StudentEV's Daihatsu Conversion

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StudentEV
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StudentEV's Daihatsu Conversion

Post by StudentEV » Wed, 31 Oct 2012, 06:43

Hi all,

Myself and some friends from uni are converting a Daihatsu Handivan to electric.

Inspired by the Forkenswift We have set a budget of $1000 for the build.

We so far have the car (1981 Daihatsu Handivan, weighing a mean 500kg, an electric forklift motor (48V) and have spent $400. I'm hoping to make a small amount of that back by selling some of the parts we've removed.

You can check out our blog for a short video, more coming soon.

So as you can see we have a tiny amount of money left for the rest of the build process - Our performance goals have been revised to 'whatever we can get'.

Next on our list is to get the motor mounted and connected to the gearbox, and then to find some batteries.

Any EV owners with a sketchy set of lead acids to get rid of? We're your guys.

Anyway, I will update this post as we go, and looking forward to hearing your thoughts on the project.

Tom

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Post by Richo » Wed, 31 Oct 2012, 21:06

Parts you still need:

Controller
Vacuum pump for brakes
Contactor
Fuse
Heater for demisting

Would be tough for under $1000
e-bay for second hand controllers perhaps.

8 x 12V40Ah Would only give a range of of 10-15km and cost $750+ new
So second hand I think would be a must.
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Post by jonescg » Wed, 31 Oct 2012, 22:05

Patrick has some lead acid batteries from E-max scooters up for sale. try him on info@electricautos.com.au

I hope you're in Perth because shipping them across the country won't be very economical.
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Post by StudentEV » Wed, 31 Oct 2012, 23:10

Thanks for the info guys.

Richo, do you mean 8 12v or 8 6v batteries? Pardon my lack of electrical knowledge, but I thought we only needed to make up 48v... I'm told lower voltage batteries are better because of higher amp hours... Could be wrong? But that's what we're aiming for to achieve a better range.

We are also planning to modify a golf cart controller, looking for a cheap one on ebay.

Jonescg, unfortunately I'm in Melbourne. I've had some offers of donation of old batteries but they're all interstate!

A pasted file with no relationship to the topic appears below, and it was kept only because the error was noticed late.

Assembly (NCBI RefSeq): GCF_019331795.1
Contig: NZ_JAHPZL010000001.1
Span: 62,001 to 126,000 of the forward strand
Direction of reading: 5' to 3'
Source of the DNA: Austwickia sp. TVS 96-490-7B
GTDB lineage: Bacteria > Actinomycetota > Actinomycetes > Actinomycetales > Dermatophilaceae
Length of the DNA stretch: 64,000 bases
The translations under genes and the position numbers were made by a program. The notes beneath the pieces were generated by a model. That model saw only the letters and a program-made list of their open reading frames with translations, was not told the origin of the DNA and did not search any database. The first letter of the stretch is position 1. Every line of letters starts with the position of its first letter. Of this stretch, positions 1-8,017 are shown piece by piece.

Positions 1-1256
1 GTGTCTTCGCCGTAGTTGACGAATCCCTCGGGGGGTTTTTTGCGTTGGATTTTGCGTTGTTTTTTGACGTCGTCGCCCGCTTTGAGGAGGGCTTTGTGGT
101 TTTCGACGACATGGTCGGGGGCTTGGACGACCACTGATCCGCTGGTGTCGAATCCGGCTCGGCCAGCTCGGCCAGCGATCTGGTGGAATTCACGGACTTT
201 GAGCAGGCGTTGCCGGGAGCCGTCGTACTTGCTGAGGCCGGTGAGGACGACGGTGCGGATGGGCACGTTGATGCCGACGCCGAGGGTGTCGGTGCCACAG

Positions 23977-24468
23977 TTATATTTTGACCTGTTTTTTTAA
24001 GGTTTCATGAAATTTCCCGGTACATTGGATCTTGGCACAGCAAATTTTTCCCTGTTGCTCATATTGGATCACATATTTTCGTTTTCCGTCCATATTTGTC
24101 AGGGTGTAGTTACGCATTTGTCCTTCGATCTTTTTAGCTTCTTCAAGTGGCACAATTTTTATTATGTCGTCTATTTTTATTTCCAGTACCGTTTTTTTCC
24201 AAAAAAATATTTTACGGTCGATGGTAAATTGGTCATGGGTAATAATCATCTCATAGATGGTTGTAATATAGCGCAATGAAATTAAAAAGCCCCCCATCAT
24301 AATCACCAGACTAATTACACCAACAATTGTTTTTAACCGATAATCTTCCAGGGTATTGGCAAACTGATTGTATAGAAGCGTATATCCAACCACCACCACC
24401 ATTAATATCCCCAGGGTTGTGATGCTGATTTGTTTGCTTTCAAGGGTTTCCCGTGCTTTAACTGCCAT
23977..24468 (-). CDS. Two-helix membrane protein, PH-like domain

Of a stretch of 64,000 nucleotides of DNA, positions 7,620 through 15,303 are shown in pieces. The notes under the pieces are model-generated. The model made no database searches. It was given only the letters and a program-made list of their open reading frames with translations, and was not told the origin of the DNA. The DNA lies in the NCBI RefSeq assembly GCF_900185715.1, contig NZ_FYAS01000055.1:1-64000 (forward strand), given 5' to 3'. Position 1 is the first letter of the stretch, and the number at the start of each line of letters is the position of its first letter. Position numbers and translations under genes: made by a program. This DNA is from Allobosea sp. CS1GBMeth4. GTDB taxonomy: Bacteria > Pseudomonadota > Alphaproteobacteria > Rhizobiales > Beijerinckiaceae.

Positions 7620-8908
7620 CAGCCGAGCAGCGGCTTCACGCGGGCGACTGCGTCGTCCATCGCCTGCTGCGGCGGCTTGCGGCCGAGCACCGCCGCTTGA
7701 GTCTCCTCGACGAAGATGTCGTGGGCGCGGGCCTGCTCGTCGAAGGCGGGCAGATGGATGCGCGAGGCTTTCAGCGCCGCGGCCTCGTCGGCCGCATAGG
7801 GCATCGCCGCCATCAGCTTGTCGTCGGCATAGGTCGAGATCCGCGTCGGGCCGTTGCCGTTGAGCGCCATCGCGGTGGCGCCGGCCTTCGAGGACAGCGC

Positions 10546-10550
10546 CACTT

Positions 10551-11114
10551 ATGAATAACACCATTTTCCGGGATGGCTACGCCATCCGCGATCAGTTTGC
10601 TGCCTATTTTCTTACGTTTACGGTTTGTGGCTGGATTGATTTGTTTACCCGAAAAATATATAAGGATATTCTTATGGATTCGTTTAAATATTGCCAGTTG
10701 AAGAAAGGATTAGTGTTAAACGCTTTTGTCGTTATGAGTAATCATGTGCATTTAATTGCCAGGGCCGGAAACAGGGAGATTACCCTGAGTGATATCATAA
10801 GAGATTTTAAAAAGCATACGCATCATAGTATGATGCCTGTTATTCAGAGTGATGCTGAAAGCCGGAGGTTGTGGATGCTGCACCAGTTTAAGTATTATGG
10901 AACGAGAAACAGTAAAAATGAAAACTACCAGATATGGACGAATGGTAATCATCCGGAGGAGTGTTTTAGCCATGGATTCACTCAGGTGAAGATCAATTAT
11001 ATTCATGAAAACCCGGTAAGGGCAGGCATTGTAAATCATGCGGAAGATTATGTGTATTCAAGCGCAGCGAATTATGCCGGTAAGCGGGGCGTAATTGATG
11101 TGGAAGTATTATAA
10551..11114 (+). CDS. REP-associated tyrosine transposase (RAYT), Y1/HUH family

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Post by Richo » Thu, 01 Nov 2012, 00:20

Watt.Hours (Wh) = Batteries x Voltage(V) x Amp.Hours(Ah)
Wh = 8 x 12V x 40Ah = 3840Wh
Wh = 8 x 6V x 80Ah = 3840Wh

As you can see from the above formula dropping the voltage and increasing the amp.hours makes no difference to the TOTAL capacity and thus range.

48V is it's nominal voltage if you want to go faster then you need more voltage.
Golf carts and forklifts aren't renowned for thier speed which is why 48V is probably ok for that application and not for a road going ev.

Try look for an old Curtis or Kelly controller un-modified as this would probably be better than a golf cart controller that is modified.
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Post by KDRYAN » Sat, 03 Nov 2012, 12:12

Hi StudentEV's

I have sent you a PM re controller

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Post by jonescg » Sat, 03 Nov 2012, 16:27

I also have a 1200 A DC motor controller for sale if you need one.
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Post by StudentEV » Fri, 08 Mar 2013, 19:37

Thanks for the info so far lads. The holiday period has set us back several months as we have not been able to get together and work on the car.

Like everyone has told me, it is going to take much longer than expected and we will most likely exceed our budget, which is disheartening. I do, however, understand that conversions we were basing ours on were done in the US and Canada where things aren't so expensive.

We are still pushing on and I have a far more solid idea of what is required for the build. We will definitely exceed our budget, if not in parts then on engineers and registration. But we will try to keep it as low as possible still, and keeping the build slow, waiting for the right part at the right price will suit us.

It is apparent to me that we need to test and possibly recondition our electric motor. Is there anyone you know of in Melbourne that could help us with this, or has anybody done it themselves? I have started taking it apart but I'm afraid I might wreck it. I have a battery that I will test it with first, then pull it apart if necessary.

Should I just look for the motor to spin freely? And even if it does, is it worth pulling it apart for a clean?

Cheers
Tom

PS On the off chance anyone has a drill press they might like to lend to us for the adapter plate? Again we're in Melbourne. It seems like most of you are in Perth so perhaps not! I will post some photos soon.
Thanks


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Post by Johny » Fri, 08 Mar 2013, 19:51

Hi Tom. Yes, check that the motor spins freely by hand.
Take care if running it up from a battery.
Even a 12V battery can spin an unloaded series DC motor to destruction.
Check the commutator and brushes by eye if you can get at them.
This guide may help.
http://www.pdma.com/pdfs/Articles/DC_Motor_Analysis.pdf

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Post by StudentEV » Thu, 14 Mar 2013, 05:43

That's a great guide! I'll have it open whilst I'm taking the motor apart.

Also could anyone tell me if my motor is series wound?

The details on the side (it's from a forklift) are:

TTL160C
48V S2 60min
98 A
1920 min-1 max: 1000 min-1
(the 'max' figure might have another 0 after the 1000, hard to tell as there's a scraped off part of the label)
Class H

Code: 2319713

Cheers


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Post by BigMouse » Thu, 14 Mar 2013, 15:36

How many terminals does your motor have? 2? 3? 4?

I'd imagine there'd be another zero after the "max" value. Wouldn't make sense for it to be less than the rated value.

Then again, DC isn't my specialty.
Last edited by BigMouse on Thu, 14 Mar 2013, 04:37, edited 1 time in total.

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Post by Richo » Thu, 14 Mar 2013, 20:42

2319713 48v NIKKO DRIVE MOTOR 29010-31K20
www.comlec.co.uk
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Post by Richo » Thu, 14 Mar 2013, 20:45